As we’ve previously discussed, there are a lot of books about democracy filling book store and library shelves right now. Norman Eisen
could have written a book in the vein of Daniel Ziblatt and Steven Levitsky’s How Democracies Die
or David Frum’s Trumpocracy
, but chose to go in a different direction.
In The Last Palace: Europe's Turbulent Century in Five Lives and One Legendary House
(Crown, 2018), he tells the story of the Petschek Palace, where he lived while serving as U.S. Ambassador to the Czech Republic. The palace and its residents sought to defend liberal democracy throughout both world wars and the Cold War. The book, which one review calls a “love letter to liberal democracy,” also shows the ways in which ambassadors do the hard work of democracy abroad.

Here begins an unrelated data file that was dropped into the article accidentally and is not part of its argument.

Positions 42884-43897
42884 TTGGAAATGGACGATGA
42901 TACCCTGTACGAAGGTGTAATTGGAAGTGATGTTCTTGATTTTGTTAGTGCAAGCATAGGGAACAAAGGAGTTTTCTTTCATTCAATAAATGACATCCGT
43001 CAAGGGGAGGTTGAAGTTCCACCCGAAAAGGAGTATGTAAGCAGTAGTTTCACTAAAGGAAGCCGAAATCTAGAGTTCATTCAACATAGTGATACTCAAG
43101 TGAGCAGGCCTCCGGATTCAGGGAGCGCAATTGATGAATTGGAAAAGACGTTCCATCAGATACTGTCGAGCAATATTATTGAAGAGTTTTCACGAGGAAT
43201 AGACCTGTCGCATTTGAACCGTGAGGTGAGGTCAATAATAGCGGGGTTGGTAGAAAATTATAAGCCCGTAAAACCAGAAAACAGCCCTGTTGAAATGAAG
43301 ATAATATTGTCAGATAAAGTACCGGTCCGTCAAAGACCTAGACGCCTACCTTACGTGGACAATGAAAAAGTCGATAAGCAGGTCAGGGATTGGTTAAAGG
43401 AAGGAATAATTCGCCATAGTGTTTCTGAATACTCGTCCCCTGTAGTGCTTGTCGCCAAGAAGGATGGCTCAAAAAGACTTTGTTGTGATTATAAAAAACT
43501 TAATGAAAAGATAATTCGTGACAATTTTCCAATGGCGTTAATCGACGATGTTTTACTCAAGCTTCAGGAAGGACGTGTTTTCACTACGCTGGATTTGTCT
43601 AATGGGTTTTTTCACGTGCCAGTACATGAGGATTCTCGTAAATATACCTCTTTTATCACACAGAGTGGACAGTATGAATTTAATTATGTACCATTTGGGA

Eisen describes the cycles of democracy that occurred as public support waxed and waned over the years. He says that we are now an inflection point that will determine support for liberal democracy moving forward. Ever the optimist, he’s confident that democracy will come through this seemingly dark period to triumph once again.
Eisen is a senior fellow in Governance Studies at Brookings and chair of Citizens for Ethics and Responsibility in Washington. Prior to becoming ambassador, he advised the Obama administration on ethics — a job that earned him the unofficial title “ethics czar.”
Democracy Works is created by the McCourtney Institute for Democracy at Penn State and recorded at WPSU Penn State, central Pennsylvania’s NPR station.